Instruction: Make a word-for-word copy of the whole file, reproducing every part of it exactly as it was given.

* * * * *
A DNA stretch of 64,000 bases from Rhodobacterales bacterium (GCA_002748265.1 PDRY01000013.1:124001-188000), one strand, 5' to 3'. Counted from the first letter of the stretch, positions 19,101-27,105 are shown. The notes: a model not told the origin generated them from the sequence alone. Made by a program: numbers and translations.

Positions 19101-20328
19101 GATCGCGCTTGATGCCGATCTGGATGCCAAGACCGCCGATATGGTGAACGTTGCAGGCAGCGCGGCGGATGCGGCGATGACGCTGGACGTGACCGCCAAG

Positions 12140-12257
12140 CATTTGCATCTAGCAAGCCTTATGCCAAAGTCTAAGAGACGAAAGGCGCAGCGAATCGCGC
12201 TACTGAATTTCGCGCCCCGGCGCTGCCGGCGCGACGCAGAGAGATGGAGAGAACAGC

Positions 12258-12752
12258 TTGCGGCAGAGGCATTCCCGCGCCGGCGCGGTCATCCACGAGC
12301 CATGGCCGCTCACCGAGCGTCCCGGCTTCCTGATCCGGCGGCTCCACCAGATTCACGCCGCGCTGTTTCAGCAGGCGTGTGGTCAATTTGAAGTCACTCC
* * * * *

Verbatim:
A DNA stretch of 64,000 bases from Rhodobacterales bacterium (GCA_002748265.1 PDRY01000013.1:124001-188000), one strand, 5' to 3'. Counted from the first letter of the stretch, positions 19,101-27,105 are shown. The notes: a model not told the origin generated them from the sequence alone. Made by a program: numbers and translations.

Positions 19101-20328
19101 GATCGCGCTTGATGCCGATCTGGATGCCAAGACCGCCGATATGGTGAACGTTGCAGGCAGCGCGGCGGATGCGGCGATGACGCTGGACGTGACCGCCAAG

Positions 12140-12257
12140 CATTTGCATCTAGCAAGCCTTATGCCAAAGTCTAAGAGACGAAAGGCGCAGCGAATCGCGC
12201 TACTGAATTTCGCGCCCCGGCGCTGCCGGCGCGACGCAGAGAGATGGAGAGAACAGC

Positions 12258-12752
12258 TTGCGGCAGAGGCATTCCCGCGCCGGCGCGGTCATCCACGAGC
12301 CATGGCCGCTCACCGAGCGTCCCGGCTTCCTGATCCGGCGGCTCCACCAGATTCACGCCGCGCTGTTTCAGCAGGCGTGTGGTCAATTTGAAGTCACTCC